10TH ANNUAL ASIAN-AMERICAN FILM SERIES
Where: Alhecama Theatre, 215A E. Canon Perdido
When: 7 p.m. Fridays, through July. 6 p.m. dinner.
Cost: $5 suggested donation, free to Historical Trust members.
Information: www.sbthp.org/aafs or (805) 961-5374
By Ted Mills
Those who do not learn from history are doomed to repeat it…but what if we don’t know our own history? As we approach the 10th year of the Asian American Film Series–put on by the Santa Barbara Trust for Historical Preservation at the Alhecama Theatre–it’s good to know that organizations and programmers continue to fight exactly this problem. Over four weeks, the Series will screen one film a week, highlighting neglected tales from Chinese-, Japanese-, and Filipino-American communities. Where possible, directors will be on hand for post-film discussion. And early birds can partake of themed cuisine dinners each night.
Danny Tsai has stepped into the curator’s shoes handed over by Terease Chin and fellow committee members, after being a volunteer during the ninth year.
“There a bit a pressure to make this as good as we can,” he says. “And we are definitely growing…There’s no theme, but if one things stays in the mind it’s about the importance of Asian-American history. So much of these films don’t get a lot of recognition or screentime.”
Here’s a brief look at the films.
PATSY MINK: AHEAD OF THE MAJORITY (Dir. Kimberlee Bassford, 2008)
Patsy Mink’s name should be more well known: she was the first Japanese-American *and* woman of color to be elected to Congress, the first Congresswoman from Hawaii, and the first Asian-American woman to run for President, all the way back in 1972. That’s a lot of firsts…but there’s more: she co-authored Title IX, landmark legislation that provided equal opportunities for women in higher education and athletics. Bassford’s award-winning documentary deserves a wider audience, especially as female POC are once again putting their stamp on politics.
FOR THE SAKE OF THE CHILDREN (Dir. Joe Fox and Marlene Shigekawa, 2017)
Need we mention why this film is pertinent right now? On February 19, 1942, President Roosevelt signed Order 9066, authorizing the internment of 120,000 Japanese-Americans in camps in some of the most desolate areas of the West. Fox and Shigekawa’s film tracks the history and the effects that this internment had on children and families in the years during and afterwards.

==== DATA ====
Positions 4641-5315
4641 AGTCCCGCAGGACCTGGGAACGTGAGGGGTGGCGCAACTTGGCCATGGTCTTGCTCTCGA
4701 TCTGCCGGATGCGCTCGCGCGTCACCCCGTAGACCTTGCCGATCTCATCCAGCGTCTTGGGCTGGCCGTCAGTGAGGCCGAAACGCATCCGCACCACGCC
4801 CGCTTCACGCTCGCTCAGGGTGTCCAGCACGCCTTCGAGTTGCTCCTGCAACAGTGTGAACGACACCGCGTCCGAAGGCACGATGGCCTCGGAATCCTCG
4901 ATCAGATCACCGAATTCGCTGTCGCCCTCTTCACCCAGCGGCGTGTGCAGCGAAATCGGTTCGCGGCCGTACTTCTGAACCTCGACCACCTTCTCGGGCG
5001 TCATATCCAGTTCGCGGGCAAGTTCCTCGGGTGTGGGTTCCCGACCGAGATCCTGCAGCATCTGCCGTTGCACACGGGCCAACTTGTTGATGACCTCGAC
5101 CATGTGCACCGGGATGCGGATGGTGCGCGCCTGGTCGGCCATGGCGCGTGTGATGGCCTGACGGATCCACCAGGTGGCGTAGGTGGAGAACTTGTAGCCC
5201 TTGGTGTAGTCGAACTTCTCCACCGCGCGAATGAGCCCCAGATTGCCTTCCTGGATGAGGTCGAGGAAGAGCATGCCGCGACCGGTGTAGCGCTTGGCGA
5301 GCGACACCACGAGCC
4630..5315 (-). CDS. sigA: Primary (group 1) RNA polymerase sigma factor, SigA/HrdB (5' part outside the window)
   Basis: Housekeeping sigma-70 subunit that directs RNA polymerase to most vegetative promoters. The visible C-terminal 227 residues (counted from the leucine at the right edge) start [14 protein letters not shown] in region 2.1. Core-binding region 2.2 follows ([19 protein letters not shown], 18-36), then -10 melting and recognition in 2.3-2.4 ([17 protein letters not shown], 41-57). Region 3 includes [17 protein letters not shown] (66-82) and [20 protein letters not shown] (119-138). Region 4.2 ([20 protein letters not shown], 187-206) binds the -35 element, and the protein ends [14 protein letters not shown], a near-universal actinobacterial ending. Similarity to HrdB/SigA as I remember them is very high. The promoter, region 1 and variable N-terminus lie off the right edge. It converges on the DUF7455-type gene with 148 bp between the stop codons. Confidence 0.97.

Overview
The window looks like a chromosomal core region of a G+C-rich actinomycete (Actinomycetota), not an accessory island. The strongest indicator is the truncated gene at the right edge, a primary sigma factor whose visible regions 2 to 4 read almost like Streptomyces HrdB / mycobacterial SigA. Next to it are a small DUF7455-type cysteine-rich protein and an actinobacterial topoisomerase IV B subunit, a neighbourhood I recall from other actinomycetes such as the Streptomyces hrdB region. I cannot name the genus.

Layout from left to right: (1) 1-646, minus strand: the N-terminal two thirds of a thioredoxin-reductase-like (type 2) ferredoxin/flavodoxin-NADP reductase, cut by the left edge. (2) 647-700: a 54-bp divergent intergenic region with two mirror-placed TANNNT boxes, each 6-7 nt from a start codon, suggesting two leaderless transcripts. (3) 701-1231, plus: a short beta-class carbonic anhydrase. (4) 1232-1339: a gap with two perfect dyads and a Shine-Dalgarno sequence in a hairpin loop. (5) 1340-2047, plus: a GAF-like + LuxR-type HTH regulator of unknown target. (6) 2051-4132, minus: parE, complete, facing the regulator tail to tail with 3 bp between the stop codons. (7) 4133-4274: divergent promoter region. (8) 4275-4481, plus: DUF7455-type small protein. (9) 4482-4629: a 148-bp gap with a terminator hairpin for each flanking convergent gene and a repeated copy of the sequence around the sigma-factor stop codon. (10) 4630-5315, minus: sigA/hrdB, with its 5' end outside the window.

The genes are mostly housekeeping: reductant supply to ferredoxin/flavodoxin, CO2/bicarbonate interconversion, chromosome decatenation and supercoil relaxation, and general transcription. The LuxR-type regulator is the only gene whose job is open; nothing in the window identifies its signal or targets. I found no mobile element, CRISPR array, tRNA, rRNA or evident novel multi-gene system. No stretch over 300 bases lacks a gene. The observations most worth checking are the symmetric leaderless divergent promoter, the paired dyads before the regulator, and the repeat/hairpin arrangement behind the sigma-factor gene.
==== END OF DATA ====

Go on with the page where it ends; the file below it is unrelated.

ULAM: MAIN DISH (Dir. Alexandra Cuerdo, 2018)
Filipino food is finally having its moment…well, at least down in Los Angeles, the foodie capitol of America. (Santa Barbara, ehhh, not so much.) But even this moment has been a hard fought battle, not just from the establishment, but as this doc shows, from within the Filipino community itself. Needless to say, better come early to this screening and have some dinner, or risk being absolutely famished after watching 90 minutes of fine cuisine.
BITTERSWEET ROOTS: THE CHINESE IN CALIFORNIA’S HEARTLAND (Ex. Prod. David Hosley and Dennis Yep, 2002)
Bringing it all back home–well, to the area once known as Santa Barbara’s Chinatown–is this study of the influence of Chinese immigrants on California, as thousands came to the newly incorporated State to seek their fortune in the Gold Rush. As that petered out, Chinese transformed California agriculture, helped build the railroads, and provide endless years of labor to the great American experiment. An important doc for anyone to understand the contributions of Asian-Americans to our state.